- RSA Schemes RSA Encryption/decryption scheme Encryption is done always with public key. In order to encrypt with public key ¡ it need to be obtained. Public key must be authentic to avoid man-in-the- middle attacks in protocols. Verifying the authenticity of the public key is difficult. When using certificates a trusted third party can be used. If certificates are not in use then some other means of verifying is used (fingerprints, etc). The message to be encrypted is represented as number m, 0 < m < n - 1. If ¡ the message is longer it need to be splitted into smaller blocks. Encryption: compute c = me mod n, where the e and n are the public key, and ¡ m is the message block. The c is the encrypted message. NOTES: If message m is shorter than n - 1 it must be padded, otherwise it may be possible to retrieve the m from c. Also if m is sent to more than one recipient each m must be made unique by adding pseudo-random bits to the m. Attacks exist against RSA if these conditions are not met.
- RSA Schemes Decryption: The private key d is used to decrypt messages. Compute: ¡ m = cd mod n, where n is the modulus (from public key) and d is the private key. NOTES: Decryption is usually a lot slower than encryption since the decryption exponent is large (same size as n usually). So called Chinese remainder theorem (CRT) can be used to speed up the decryption process. This somewhat changes the RSA key generation process since additional values need to be computed and stored with private key d. However, many implementations use CRT since it makes the decryption faster. The PKCS#1 standard defines the use of CRT with RSA. RSA encryption and decryption are not used as much as RSA digital ¡ signatures. For encryption usually symmetric algorithms are used instead since they are faster. Sometimes combination of both symmetric key encryption and public key encryption are used to make it faster (PGP).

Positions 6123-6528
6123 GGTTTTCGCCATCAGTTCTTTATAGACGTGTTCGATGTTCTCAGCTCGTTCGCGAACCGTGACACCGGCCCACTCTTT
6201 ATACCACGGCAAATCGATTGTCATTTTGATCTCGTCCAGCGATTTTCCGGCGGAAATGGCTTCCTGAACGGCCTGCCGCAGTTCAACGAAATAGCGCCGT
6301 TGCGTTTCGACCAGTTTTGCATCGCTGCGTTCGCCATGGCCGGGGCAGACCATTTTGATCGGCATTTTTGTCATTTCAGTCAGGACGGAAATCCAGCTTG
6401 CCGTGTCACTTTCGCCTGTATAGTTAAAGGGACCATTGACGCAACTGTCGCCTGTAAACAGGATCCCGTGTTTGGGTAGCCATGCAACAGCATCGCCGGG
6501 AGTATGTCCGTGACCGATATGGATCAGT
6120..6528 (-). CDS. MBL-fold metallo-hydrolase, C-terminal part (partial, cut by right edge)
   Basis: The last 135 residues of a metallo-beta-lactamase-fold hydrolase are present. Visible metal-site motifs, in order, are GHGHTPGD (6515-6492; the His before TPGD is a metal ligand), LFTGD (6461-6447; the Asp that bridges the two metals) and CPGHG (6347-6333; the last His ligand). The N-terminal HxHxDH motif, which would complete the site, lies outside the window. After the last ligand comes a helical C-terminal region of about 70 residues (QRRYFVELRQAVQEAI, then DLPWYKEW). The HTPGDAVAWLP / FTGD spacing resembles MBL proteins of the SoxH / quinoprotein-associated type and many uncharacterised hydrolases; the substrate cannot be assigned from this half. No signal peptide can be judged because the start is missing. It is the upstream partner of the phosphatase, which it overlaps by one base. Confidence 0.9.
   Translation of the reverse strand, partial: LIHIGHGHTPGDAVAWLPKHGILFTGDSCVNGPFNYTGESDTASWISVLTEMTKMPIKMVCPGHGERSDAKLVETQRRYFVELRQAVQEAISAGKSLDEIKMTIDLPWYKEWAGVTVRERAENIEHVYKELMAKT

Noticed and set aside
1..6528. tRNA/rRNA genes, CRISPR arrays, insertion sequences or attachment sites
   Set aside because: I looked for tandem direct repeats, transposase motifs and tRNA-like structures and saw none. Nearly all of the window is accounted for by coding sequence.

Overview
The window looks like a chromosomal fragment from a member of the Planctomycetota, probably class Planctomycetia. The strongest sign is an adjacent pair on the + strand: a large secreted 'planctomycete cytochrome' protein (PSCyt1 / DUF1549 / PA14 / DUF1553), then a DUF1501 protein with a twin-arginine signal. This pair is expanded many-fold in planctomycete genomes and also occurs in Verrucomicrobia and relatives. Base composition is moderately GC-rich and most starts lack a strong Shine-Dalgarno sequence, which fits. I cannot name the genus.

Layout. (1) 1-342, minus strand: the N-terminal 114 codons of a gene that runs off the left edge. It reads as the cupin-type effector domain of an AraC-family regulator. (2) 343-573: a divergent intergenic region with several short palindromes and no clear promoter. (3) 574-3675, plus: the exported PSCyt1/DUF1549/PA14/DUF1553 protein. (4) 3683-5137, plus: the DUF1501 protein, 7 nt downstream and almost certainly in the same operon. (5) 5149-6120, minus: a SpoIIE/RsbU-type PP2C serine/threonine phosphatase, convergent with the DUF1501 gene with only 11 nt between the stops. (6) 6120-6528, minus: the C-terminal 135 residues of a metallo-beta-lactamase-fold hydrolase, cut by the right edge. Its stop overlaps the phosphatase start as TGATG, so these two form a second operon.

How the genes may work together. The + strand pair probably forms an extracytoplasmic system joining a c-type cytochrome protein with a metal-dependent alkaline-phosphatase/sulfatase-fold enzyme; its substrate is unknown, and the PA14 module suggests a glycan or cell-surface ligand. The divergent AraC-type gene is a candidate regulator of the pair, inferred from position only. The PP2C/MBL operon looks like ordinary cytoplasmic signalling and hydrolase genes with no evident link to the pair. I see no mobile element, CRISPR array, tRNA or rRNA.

- RSA Schemes RSA digital signatures/verification scheme Digital signatures are always computed with private key. This makes ¡ them easily verifiable publicly with the public key. The raw message m is never signed directly. Instead it is usually hashed ¡ with hash function and the message digest is signed. This condition usually also means that the message m in fact is not secret to the parties so that each party can compute the message digest separately. It is also possible to use so called redundancy function instead of hash function. This function is reverseable which makes it possible to sign secret messages since the message can be retrieved by the party verifying the signature. In practice hash function is often used. NOTES: If the m is not hashed or run through redundancy function several attacks exist against RSA signatures which may make it possible to forge signatures. Also if the redundancy function is insecure it may be possible to forge signatures.